We sat next to each other in our film lecture and giggled during the awkward silences when it became clear no one had done the readings. Each time we exchanged glances when the professor’s voice cracked, it became clearer friendship with my classmate, Sophie, was on the horizon.
During lecture one day, our professor announced we needed to get into pairs to make a PowerPoint presentation for the class. Sophie and I locked eyes and, without speaking, agreed to be partners. As we left class that day, she told me to meet her at the library the next night to begin working on our project. I agreed, but as soon as we parted, my eyes grew wide in worry.
Wait, which library did we agree upon? If she had the “other” library in mind, our friendship would be over.
Among the plethora of libraries at the University of Virginia, there are two that tower above the rest in popularity: Alderman and Clemons. In effect, there are two types of students at the UVA — the unique intellectuals who study at Alderman and their more relaxed counterparts who prefer Clemons.
I’m an Alderman student all the way. Its historic charm and perfectly blended smell of coffee and old books meets me every time I ascend its stone stairs. During every precious visit to Alderman, I buy a coffee and a chocolate chip cookie, find a comfortable maroon leather chair and throw myself into my studies.
Instinctively, I showed up the following night at my second home, Alderman, in hopes of seeing Sophie. I wandered through all five floors of the marvelous maze of a library in search of her, but she was nowhere in sight. I rolled my eyes — she must have chosen Clemons.
She had assumed I was a Clemons student. I thought she was the Alderman type. Clearly, we don’t know each other as well as we thought. How are we going to work together on this project? I sauntered out into the cold night and realized what I had to do next. It was time. I had to cheat on Alderman Library.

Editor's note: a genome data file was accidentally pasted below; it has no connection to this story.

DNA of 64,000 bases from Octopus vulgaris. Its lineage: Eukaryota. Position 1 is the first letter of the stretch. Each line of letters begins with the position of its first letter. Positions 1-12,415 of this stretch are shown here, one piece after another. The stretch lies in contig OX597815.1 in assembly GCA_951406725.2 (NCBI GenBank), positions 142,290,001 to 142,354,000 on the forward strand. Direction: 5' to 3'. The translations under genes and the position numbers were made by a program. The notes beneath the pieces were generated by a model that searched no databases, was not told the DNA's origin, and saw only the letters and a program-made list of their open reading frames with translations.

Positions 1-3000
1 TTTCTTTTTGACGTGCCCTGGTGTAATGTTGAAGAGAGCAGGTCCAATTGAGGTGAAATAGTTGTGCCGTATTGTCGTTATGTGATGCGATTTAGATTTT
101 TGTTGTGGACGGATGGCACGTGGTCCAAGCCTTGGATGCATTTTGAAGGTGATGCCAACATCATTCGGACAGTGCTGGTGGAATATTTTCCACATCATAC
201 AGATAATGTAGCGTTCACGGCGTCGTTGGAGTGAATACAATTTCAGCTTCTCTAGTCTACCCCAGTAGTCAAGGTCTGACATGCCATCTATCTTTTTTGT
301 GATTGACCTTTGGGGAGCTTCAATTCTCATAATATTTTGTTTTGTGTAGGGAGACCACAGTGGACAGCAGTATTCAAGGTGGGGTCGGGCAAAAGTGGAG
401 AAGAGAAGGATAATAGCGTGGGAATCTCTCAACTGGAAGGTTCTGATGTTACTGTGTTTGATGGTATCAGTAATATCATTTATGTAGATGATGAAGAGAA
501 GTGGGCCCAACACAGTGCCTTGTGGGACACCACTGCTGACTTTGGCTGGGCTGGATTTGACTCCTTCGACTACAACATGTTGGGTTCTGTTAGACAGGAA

As I nervously walked over to “the other” library, I immediately regretted my decision. Sitting in a charming bathroom stall in Alderman and working by myself on the PowerPoint would be better than venturing into the uninviting crannies of Clemons. While I reluctantly entered the doorway, I realized why I hated this place so much. The rectangular layout, closed-off study spaces and tan walls remind me of a corporate office building full of cubicles and stressed employees. Appealing, right?
I tiptoed downstairs and found a sea of complete strangers. My school is this big? Who were all of these people? I missed the regular crowd at Alderman. There’s the girl with the bright red hair who always works on an English paper while sipping on a chai tea latte. Then there’s the guy with the green beanie who always snacks on a Clif Bar. Where were my people?
As I stared in utter despair, I spotted a wooden chair in the back corner where my partner sat. Flashbacks to the inviting, soft chairs in Alderman filled my mind, but I tried to keep my disappointment to myself. After an hour of work, I confessed my attention span seems to be shortened. When she asked why, I told her that my heart can only be with one library: Alderman. Sophie begins laughing and said she can’t concentrate at Alderman and that Clemons is her only source of inspiration.
After the laughing subsided, I worriedly looked at her and ask, “Well, what should we do?”
She grabbed my hand, told me to close my eyes, and guided me back upstairs and out into the frigid air. After a few minutes of walking, we stopped suddenly. She grasped my hand even tighter and told me to open my eyes.
I smiled at her cleverness when I realized what stood before us. We took a deep breath and marched together into the mysterious third library, Clark, leaving behind our differences and starting fresh.
While I felt guilty for cheating on my beloved, I came to realize that straying from my comfort zone allowed me to see something different for a change. When entangled in the web of finals or the stress of a long paper, a change of scenery often leads to a new and needed perspective that repetition can’t resolve.
We were ultimately able to concentrate in an environment neither one of us had previously deemed worthy of exploring. Our experience at Clark symbolized that an Alderman and a Clemons student truly can work together. In fact, we crushed the PowerPoint presentation and strutted out of class believing we could be trendsetters for a new type of student: the Clark student.
The idea of starting a new studying trend was short-lived. As I passed by Alderman on my way home that night, a student opened the door and the rich smell of coffee and history lured me back to reality — I am an Alderman student all the way.
During my next set of finals, however, I might find myself sneaking over to Clemons or Clark to expand my horizons and fuel anticipated all-nighters with the adrenaline of cheating.